On August 22nd, the Minister of National Defense announced changes to the military grievance and harassment process which implement Recommendations 7 and 9 of the Independent External Comprehensive Review (IECR), led by former Supreme Court of Canada Justice, Louise Arbour.

Effective immediately, any Canadian Armed Forces members who have experienced sexual harassment, sexual misconduct or any other form of discrimination based on sex/gender while performing their duties have a new path to justice available to them. They can choose to bring their complaint directly to the Canadian Human Rights Commission (CHRC). The Canadian Human Rights Commission is Canada’s human rights watchdog and operates independently from the Government of Canada.

With this change, a CAF member who intends to file a complaint of sexual harassment or discrimination on the basis of sex will have two options for lodging a complaint: (1) they can file a complaint through the existing CAF grievance and harassment processes, or (2) they can file directly with the CHRC. Members who choose to go directly to the CHRC will no longer be required to exhaust internal grievance and harassment processes first. The implementation of these recommendations applies to both new and existing complaints.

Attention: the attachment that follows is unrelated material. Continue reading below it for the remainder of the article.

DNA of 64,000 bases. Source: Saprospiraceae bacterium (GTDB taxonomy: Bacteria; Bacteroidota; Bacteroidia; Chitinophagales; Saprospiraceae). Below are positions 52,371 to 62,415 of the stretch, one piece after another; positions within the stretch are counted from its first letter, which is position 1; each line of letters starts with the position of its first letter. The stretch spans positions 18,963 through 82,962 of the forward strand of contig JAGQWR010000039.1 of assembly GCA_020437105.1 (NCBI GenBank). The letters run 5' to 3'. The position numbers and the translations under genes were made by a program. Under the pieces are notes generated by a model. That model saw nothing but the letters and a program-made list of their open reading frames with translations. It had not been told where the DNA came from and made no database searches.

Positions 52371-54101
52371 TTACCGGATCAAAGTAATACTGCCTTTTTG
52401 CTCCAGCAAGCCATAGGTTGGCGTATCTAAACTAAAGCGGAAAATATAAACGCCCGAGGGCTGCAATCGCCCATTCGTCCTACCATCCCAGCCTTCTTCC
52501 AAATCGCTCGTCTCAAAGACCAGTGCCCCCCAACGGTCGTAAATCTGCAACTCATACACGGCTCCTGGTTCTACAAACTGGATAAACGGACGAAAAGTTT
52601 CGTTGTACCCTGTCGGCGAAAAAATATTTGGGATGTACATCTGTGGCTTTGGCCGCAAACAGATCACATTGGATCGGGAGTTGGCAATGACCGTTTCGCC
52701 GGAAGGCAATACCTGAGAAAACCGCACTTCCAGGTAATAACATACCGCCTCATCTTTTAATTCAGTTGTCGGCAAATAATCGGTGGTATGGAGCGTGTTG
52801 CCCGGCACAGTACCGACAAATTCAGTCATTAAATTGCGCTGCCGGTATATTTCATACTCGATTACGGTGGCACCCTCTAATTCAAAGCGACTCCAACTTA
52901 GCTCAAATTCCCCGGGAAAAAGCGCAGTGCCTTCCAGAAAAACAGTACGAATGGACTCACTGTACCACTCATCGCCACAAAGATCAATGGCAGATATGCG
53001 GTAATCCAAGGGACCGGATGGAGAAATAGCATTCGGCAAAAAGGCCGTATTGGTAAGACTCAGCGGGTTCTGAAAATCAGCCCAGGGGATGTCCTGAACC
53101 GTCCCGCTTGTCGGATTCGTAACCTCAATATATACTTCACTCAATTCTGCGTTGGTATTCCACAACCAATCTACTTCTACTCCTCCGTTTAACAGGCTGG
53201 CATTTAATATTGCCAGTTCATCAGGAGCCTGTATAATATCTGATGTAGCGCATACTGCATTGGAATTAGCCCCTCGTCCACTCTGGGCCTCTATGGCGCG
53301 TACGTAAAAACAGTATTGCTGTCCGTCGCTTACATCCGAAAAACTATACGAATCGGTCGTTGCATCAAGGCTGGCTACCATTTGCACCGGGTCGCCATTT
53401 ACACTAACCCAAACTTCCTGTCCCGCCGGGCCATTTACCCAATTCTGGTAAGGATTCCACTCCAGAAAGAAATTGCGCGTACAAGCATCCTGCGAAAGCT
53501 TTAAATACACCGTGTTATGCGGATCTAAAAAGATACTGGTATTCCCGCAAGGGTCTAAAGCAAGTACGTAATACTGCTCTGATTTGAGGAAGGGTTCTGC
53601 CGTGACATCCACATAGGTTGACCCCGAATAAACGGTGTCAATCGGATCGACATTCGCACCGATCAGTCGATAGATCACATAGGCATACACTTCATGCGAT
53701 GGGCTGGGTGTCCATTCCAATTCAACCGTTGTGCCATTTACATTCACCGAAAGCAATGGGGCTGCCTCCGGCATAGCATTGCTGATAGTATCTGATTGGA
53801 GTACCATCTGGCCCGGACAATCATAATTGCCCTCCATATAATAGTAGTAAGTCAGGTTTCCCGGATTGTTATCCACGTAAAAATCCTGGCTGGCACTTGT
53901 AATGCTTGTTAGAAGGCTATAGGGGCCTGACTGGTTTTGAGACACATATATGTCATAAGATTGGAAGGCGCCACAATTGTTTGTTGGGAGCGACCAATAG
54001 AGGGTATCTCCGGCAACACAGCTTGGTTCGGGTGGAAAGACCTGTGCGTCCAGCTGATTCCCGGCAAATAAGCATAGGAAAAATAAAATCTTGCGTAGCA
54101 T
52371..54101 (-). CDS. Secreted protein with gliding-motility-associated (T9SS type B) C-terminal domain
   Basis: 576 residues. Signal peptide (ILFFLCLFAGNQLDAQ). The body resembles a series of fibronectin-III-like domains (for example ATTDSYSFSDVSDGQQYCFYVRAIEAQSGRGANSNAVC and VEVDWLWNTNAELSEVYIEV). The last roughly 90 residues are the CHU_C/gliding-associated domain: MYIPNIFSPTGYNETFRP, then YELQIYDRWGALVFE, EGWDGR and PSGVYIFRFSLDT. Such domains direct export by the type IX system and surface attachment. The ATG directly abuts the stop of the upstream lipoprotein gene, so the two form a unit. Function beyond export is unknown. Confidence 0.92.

In particular, as recommended by Arbour, the Canadian Armed Forces will no longer file objections based on section 41(1)(a) of the Canadian Human Rights Act in response to member complaints of sexual harassment or discrimination on the basis of sex being filed directly with the Canadian Human Rights Commission (CHRC). The Canadian Armed Forces recognizes the CHRC’s decades of experience in this area and is committed to learning from the CHRC’s expertise.

This announcement follows an extensive period of consultation and planning between National Defense and the Canadian Armed Forces, and the Canadian Human Rights Commission, to ensure a robust and smooth complaint process.

Modernizing complaint processes is a key component of our culture change efforts. We are working hard to make it easier for all members of our institution to access a range of services and find the best recourse options available to them. An effective complaint system ensures that affected persons are provided with support and access to recourse options that best address their needs. It also helps hold people accountable for their actions, within a process that is transparent and fair.

By Editor